First of call, congrats!  The fact that coaches are asking to do pre-reads is exciting!  You will get different advice here.  If on the list, even lower, then why not?  Many people here believe that getting the first offer is crucial, and can help coax other schools to speed up their processes.  Our personal experience was that my son did do pre reads at several "safety" schools, albeit HA ones, they were safety for him as he was only going to even think about going to these schools if things did not work out with like 20 other schools higher on his list.  They were not safety schools academically (in fact some were the most selective of HA schools), just schools he thought he was not as interested in.  We also did not want to be disrespectful as the HA coaching world is connected,  We were much more selective about visits.  And he did NOT get offers from everyone who asked for his scores and transcripts... 

What does it really mean to have an offer from a D3? Is it different if it is a HA D3 where they don’t have pull with admissions? Or a D1 without scholarship?

There are many answers to these questions already discussed on this board; you can do a search and find some of them.  In short, a D3 offer is a little dependent on the school.  Many D3 coaches get slots like their D1 counterparts and players in these slots are almost always admitted.  There is no NLI signed since there is no $$ for athletic scholarships.  However, most D3 coaches will ask their "committed" players to apply ED as a quid pro quo for getting the coach's support.  Most HA D3 do have pull with Admissions.  There are some exceptions, like MIT and others discussed on this board, where they may have pull but not final say.  If you have questions about specific schools please feel free to PM me. There are cases as you may hear on this board of players not applying ED but these are the exception.  D1 without a scholarship is hard to know if you mean Ivies and the service academies or if you mean a D1 but no athletic money given.  

And from Chico:  if I can tag a further question onto this topic:  When is a pre-read a "real" pre-read?  A few coaches have asked my son for his transcript and test scores, but I haven't heard talk of getting a letter from admissions or anything like that.  When (and how) would "we're interested, send us your transcript" become an actual offer? 

Again, this will vary by schools but I have not heard of a non real pre read!  A pre read is a good thing as an indication of interest.  Not all pre reads will result in offers of course.  The process usually takes a few days to even a few weeks and goes something like this:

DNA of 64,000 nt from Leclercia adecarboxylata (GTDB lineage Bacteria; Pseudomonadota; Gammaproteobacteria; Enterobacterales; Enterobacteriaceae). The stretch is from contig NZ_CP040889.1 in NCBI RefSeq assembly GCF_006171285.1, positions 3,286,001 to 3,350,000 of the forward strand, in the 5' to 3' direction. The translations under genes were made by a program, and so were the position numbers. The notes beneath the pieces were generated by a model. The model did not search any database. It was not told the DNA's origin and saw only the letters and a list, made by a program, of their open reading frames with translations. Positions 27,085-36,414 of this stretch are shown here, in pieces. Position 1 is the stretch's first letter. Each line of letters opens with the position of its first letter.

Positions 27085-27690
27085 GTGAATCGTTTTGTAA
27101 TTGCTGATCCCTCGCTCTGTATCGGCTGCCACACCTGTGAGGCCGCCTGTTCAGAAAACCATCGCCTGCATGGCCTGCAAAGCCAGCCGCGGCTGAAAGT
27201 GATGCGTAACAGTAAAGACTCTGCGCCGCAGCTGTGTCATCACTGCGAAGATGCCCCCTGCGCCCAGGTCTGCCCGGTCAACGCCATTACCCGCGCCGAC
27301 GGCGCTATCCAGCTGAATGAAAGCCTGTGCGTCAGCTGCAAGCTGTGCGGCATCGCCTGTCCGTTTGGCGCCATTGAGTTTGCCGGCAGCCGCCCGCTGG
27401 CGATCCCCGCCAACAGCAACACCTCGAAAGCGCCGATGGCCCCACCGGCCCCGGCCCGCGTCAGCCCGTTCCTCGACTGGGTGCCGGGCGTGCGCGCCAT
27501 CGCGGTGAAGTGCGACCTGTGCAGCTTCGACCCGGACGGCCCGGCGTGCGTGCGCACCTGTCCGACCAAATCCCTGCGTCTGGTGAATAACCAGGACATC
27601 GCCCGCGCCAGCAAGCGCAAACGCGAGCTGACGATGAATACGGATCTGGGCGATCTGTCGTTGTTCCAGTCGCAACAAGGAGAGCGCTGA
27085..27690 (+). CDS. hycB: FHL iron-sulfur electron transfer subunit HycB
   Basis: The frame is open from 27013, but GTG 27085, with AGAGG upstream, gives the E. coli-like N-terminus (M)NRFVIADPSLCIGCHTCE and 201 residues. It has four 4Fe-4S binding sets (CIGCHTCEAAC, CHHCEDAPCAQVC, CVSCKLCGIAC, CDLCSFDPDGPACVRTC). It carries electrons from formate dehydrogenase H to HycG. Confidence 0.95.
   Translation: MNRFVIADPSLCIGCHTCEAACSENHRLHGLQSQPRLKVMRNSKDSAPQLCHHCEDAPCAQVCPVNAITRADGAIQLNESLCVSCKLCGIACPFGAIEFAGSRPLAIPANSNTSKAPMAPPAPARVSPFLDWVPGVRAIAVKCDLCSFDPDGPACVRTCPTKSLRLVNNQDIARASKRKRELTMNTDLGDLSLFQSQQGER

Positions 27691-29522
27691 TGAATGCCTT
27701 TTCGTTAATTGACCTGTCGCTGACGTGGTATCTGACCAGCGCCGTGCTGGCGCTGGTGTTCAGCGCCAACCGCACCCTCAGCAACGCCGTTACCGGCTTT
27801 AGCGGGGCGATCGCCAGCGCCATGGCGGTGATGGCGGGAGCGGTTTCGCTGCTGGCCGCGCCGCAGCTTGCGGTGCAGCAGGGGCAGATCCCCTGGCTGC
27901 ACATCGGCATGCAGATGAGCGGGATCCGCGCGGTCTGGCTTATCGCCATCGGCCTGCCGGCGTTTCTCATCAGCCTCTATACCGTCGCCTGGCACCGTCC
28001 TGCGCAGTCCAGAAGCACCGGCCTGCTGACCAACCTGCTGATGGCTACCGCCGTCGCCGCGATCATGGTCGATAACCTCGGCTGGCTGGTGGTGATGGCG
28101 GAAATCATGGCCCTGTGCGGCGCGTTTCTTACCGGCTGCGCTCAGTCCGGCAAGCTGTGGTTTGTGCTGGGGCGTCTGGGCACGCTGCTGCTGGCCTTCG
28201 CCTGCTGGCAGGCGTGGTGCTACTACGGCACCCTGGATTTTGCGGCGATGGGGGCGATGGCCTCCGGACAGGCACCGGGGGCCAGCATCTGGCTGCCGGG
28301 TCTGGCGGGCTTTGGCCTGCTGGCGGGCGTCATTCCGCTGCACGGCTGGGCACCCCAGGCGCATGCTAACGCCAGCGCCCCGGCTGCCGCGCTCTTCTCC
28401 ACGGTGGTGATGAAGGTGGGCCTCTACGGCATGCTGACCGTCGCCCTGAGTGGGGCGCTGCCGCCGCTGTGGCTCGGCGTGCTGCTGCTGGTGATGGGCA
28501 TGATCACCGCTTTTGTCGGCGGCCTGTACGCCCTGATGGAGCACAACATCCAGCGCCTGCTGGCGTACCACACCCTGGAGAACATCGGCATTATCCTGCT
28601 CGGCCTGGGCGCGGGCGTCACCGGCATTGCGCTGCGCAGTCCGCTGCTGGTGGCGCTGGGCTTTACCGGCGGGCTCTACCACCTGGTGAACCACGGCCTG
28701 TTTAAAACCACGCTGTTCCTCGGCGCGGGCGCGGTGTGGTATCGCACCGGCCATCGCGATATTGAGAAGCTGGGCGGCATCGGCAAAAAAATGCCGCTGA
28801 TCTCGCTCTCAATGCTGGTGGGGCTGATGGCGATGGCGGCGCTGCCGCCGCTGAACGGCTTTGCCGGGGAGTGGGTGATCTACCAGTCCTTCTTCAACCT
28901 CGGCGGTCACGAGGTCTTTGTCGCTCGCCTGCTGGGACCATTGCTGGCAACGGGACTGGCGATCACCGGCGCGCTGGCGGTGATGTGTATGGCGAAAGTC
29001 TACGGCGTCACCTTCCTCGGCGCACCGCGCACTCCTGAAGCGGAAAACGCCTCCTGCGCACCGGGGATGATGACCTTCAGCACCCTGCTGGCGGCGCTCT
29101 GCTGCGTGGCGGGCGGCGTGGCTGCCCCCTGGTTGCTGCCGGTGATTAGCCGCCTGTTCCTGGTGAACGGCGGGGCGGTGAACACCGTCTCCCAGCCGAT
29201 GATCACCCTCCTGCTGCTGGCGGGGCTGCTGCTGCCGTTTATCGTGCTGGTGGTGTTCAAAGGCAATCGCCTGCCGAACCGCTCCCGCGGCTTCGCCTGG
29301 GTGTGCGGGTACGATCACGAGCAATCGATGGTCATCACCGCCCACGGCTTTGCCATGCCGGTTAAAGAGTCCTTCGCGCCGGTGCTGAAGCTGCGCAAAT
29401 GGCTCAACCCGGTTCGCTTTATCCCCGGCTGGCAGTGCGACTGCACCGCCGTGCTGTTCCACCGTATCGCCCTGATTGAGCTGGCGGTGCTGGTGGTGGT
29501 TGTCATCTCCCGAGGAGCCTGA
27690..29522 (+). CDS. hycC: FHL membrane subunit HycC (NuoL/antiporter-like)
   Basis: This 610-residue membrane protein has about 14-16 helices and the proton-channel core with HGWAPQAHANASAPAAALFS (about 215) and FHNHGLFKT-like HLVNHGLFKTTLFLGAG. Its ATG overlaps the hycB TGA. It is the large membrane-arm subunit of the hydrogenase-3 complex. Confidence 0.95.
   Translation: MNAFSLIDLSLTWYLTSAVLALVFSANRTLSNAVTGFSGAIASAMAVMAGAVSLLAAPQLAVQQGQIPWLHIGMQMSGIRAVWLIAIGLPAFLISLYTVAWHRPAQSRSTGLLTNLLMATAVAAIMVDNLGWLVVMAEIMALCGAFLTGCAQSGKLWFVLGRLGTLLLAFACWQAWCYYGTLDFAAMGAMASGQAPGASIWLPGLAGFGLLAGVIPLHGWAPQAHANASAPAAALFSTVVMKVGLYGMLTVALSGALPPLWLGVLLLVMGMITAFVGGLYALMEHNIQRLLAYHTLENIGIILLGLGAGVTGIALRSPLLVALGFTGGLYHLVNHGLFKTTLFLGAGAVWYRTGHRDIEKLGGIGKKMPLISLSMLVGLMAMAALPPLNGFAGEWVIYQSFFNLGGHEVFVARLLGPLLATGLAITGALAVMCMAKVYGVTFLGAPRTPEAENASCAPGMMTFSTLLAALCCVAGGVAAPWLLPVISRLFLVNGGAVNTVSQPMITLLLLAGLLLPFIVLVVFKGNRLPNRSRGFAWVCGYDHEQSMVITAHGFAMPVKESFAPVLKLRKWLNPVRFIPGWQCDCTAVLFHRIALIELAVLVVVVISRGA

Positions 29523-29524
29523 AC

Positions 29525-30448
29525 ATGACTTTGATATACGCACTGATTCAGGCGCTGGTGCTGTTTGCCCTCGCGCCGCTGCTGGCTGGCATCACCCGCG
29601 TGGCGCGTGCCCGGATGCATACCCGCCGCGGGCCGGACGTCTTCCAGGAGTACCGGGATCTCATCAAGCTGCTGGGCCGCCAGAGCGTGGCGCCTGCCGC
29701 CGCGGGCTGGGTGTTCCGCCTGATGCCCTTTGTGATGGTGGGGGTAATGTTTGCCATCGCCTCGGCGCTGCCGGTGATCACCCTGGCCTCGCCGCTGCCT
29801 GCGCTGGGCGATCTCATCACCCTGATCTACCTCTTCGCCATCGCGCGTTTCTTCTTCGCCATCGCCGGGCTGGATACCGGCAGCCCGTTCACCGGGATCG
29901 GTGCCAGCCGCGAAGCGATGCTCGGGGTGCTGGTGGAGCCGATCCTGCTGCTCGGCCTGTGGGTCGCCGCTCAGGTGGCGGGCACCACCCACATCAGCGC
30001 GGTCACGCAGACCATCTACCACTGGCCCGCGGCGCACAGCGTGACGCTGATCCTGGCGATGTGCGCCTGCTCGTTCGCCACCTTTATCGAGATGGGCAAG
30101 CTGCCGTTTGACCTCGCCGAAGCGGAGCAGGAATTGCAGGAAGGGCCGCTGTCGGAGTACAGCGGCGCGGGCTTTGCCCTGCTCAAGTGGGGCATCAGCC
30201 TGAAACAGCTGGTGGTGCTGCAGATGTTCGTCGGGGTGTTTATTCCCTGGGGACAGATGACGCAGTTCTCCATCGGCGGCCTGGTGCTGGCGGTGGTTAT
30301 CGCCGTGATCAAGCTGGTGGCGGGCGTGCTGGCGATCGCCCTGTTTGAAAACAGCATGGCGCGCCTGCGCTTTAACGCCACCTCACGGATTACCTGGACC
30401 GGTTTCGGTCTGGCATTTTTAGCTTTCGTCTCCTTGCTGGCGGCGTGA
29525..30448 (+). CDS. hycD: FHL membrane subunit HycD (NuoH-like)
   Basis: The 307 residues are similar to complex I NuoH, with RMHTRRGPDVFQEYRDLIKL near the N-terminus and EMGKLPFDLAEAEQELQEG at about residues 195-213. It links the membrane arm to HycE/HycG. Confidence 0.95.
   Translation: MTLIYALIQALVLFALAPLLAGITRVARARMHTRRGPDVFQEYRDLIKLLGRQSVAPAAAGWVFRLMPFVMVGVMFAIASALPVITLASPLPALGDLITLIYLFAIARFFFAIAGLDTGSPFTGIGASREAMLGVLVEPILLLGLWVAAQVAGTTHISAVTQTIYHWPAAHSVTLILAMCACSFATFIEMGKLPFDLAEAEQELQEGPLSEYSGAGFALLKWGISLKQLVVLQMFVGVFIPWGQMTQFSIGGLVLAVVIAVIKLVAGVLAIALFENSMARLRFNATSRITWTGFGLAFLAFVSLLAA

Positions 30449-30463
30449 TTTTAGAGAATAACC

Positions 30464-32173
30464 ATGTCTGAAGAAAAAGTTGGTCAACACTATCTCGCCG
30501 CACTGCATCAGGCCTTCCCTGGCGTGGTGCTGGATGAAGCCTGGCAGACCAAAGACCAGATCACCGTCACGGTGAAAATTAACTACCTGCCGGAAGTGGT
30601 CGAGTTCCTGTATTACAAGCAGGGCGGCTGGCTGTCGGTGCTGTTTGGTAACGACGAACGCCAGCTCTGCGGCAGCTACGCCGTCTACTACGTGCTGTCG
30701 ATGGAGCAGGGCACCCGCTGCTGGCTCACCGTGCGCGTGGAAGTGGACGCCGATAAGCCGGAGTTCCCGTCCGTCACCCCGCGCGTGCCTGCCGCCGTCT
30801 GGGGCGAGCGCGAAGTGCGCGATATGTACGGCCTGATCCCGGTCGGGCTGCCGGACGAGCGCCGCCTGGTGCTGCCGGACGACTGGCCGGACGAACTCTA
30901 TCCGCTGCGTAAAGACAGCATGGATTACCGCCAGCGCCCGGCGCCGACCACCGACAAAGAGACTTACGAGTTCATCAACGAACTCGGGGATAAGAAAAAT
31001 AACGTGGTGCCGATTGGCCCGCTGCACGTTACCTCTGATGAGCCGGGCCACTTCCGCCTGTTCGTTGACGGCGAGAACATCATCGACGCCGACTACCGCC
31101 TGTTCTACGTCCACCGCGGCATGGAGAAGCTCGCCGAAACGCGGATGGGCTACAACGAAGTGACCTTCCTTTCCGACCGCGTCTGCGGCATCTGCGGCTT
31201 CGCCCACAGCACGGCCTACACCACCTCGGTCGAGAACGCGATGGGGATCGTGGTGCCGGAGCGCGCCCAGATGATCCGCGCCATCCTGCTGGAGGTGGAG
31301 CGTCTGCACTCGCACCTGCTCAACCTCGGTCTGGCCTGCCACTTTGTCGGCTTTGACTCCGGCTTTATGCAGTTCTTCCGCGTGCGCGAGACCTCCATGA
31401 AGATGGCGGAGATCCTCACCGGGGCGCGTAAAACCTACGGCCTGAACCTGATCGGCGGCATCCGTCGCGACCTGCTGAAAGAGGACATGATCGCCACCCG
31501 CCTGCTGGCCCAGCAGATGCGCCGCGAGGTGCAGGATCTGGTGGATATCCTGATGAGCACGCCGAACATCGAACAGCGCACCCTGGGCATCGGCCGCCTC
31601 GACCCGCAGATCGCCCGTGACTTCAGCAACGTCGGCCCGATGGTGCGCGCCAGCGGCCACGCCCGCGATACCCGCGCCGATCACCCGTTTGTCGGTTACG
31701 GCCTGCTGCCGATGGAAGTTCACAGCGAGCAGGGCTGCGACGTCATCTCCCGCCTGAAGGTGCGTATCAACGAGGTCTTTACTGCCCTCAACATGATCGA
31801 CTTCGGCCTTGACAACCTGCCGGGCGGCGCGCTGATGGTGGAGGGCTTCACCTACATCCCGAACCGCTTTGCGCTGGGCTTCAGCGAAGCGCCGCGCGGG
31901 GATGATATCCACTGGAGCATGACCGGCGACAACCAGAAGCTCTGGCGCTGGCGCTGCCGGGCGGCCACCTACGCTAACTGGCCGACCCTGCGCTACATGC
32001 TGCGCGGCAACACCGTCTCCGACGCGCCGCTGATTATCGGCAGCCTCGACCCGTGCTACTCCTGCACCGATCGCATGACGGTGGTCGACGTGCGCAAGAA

coach asks player for scores/transcripts

player submits scores/transcripts

coach submits scores/transcripts to admissions counterpart

admissions informs coach as to admissibility of player

if admissible, coach decides whether to offer player.  There is nothing the player receives from admissions (Ivy likely letters the exception)

So the "we are interested, send transcripts" you heard may yield an offer and may not.  It may mean admissions does not feel strongly about the player's chances of admission.  It may mean the coach has not made a final decision depending upon where he is in the recruiting process and the class of 2020.  In my 2017's case, he was strung along by several HA schools that did a pre read.  We knew he was admissible given grades and scores anywhere, so we knew it was all about the coach's process and where they were on filling their class.  In some cases, he asked.  Some were honest enough, incl an Ivy that had been interested in him for 2 years at HF in NY, that barring anyone decommitting, it was unlikely to work out but if he applied and got in on his own he would likely be on the team.  In another case, the NESCAC told him they could be "picky" (their words) and would keep him posted.  They never offered.   Some coaches came back immediately (shortest one was maybe 2 days) with an offer to support him.  One took months from when he submitted his scores and transcripts.  

Hope this helps.  It is an exciting time for you HA 2020 parents!

 

A couple things to add as I think TwoBoys did a great job covering the question.